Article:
The business climate is one where the innovator and entrepreneurs (or in other words those that have found a unique specialism which they persuaded many to value) are hailed as the saviours of future business whether that be in tech (Elon Musk, Space X, Tesla) or ice cream (Jason Wolverton, Halo Top) or craft beer (Brewdog).
The spectre of trade wars and BREXIT, which are uncontrollable for traders, further push UK businesses to make sure that they find a unique space where we can look after ourselves, or at least innovate as much as possible. McDonalds UK CEO says that the UK market is in ‘perfect storm of challenges’ and this behemoth’s strategy is to disrupt and innovate.
Whichever way business turns today it seems that everyone is a specialist in something, and if you’re a big corporate then innovating and specialising is hard. How often do we hear from the corporates that they are ‘divesting of loss-making sites’ or ‘focussing on our core strengths’. Although there are risks of importing, foreign currency and uncertain consumer spending, they don’t seem to deter the doughty UK wine import businesses. Their response is to become more specialists in their nature. If you are looking to export to the UK, searching for a specialist is one strategy that might pay off.
Lee Evans, MD of Condor Wines, specialist, and leader in South American wines think so. Their business has grown as Argentinian Malbec has grown, and then been sustained because they responded quickly to the market and offer not one but several different levels of Malbec.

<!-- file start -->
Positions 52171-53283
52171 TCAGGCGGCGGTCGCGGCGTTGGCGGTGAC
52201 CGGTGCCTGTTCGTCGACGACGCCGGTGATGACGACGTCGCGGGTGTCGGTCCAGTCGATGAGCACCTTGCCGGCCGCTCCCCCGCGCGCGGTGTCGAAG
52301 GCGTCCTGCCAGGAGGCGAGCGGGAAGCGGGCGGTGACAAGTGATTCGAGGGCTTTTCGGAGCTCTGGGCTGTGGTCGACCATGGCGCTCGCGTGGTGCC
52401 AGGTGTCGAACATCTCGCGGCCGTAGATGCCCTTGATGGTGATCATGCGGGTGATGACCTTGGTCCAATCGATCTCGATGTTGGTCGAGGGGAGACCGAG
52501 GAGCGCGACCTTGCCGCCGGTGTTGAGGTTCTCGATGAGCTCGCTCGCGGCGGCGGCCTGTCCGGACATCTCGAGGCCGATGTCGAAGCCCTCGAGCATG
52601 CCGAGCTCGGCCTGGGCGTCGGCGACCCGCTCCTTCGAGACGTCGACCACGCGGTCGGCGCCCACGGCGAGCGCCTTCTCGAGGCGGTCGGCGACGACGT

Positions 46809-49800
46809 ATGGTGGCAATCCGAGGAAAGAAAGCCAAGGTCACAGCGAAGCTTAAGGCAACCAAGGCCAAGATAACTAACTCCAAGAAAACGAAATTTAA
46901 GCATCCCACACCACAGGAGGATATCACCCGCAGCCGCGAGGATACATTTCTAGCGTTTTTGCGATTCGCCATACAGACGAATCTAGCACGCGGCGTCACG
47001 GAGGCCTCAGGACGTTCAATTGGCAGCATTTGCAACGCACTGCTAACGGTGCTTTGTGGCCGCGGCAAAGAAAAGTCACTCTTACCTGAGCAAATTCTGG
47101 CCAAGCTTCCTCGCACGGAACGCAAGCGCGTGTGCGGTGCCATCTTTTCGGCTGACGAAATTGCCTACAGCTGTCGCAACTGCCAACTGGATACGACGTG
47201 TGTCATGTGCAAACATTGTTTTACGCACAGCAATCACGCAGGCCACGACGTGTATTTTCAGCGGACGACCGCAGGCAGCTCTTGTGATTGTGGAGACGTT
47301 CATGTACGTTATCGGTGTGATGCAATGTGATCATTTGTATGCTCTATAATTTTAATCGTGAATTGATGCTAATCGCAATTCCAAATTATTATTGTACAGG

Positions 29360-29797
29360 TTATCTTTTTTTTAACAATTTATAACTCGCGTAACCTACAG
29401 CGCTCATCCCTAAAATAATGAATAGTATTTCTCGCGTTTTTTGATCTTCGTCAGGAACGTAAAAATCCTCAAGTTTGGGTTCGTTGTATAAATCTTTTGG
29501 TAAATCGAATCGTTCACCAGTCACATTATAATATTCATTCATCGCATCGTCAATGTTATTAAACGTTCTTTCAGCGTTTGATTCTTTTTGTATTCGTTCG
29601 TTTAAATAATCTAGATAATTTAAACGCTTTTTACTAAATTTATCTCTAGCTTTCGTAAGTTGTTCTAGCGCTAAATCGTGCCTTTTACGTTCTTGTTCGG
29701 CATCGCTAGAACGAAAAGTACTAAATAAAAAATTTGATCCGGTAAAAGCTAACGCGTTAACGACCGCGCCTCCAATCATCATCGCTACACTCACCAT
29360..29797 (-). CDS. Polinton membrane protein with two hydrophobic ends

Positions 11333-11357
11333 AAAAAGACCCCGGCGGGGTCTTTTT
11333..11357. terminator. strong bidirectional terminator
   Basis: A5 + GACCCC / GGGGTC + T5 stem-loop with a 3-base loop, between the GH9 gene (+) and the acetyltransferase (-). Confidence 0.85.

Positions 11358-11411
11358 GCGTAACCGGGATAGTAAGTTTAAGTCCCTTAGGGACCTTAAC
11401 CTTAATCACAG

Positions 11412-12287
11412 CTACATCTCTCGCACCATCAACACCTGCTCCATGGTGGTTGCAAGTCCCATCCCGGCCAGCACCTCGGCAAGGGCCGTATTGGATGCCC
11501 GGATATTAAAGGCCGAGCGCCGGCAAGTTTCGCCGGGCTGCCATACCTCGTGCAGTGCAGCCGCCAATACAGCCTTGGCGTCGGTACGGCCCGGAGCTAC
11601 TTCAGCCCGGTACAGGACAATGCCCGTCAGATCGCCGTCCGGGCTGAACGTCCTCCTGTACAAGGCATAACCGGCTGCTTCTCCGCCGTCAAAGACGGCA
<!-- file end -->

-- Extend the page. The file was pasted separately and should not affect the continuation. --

Lee’s mantra is ‘keeping things simple’. When UK buyers are thinking of South America he wants them to think of Condor first, almost as a sub-category champion. With the market requiring better quality, Condor’s specialist knowledge available and a more mature market there is less room for generalists, he believes.
Equally the benefit for producers and suppliers is the focus on their business in particular; whereas in a more generalist business then such focus can often be lacking.
Specialism in South American wines is also a feature of Gourvid, a newcomer to the sector. Their MD Juan Manuel Matas relocated to the UK to provide focus on the market for 2 wineries. They observed that the UK is open to new world wines especially from Argentina and Chile, and with business in Europe then the UK became a natural focal point. Their producer focus is more boutique projects with more natural wines and diversity of varietals. For example, they have the biggest producer of Ancellotta in the world and the only White Malbec from Argentina.
They focus is not just on the country of origin but on the type of wineries which produce different varieties – another dimension of specialism.
Vintners Pride of Germany (VPOG), also a newcomer, and not surprisingly is focussing on the (finest) wine estates of Germany. According to Tony Porctor of VPOG their target market is the specialist independent retailer and wholesaler who sell on to the consumer and to the HoReCa sector, precisely those who are receptive and want to offer high quality, interesting wines that make perfect partners for good food and fine dining.
Their entire portfolio requires specialist knowledge and, of course, enthusiasm! Such focused support is by its nature unavailable from the grocery market. Even if VPOG did want to sell into this market, their principals would not be able to supply the required volumes year in year out. These are seasoned campaigners, previously involved with leading Australian brands, and they say that they have learned from the mistakes of the 1970s & 80s!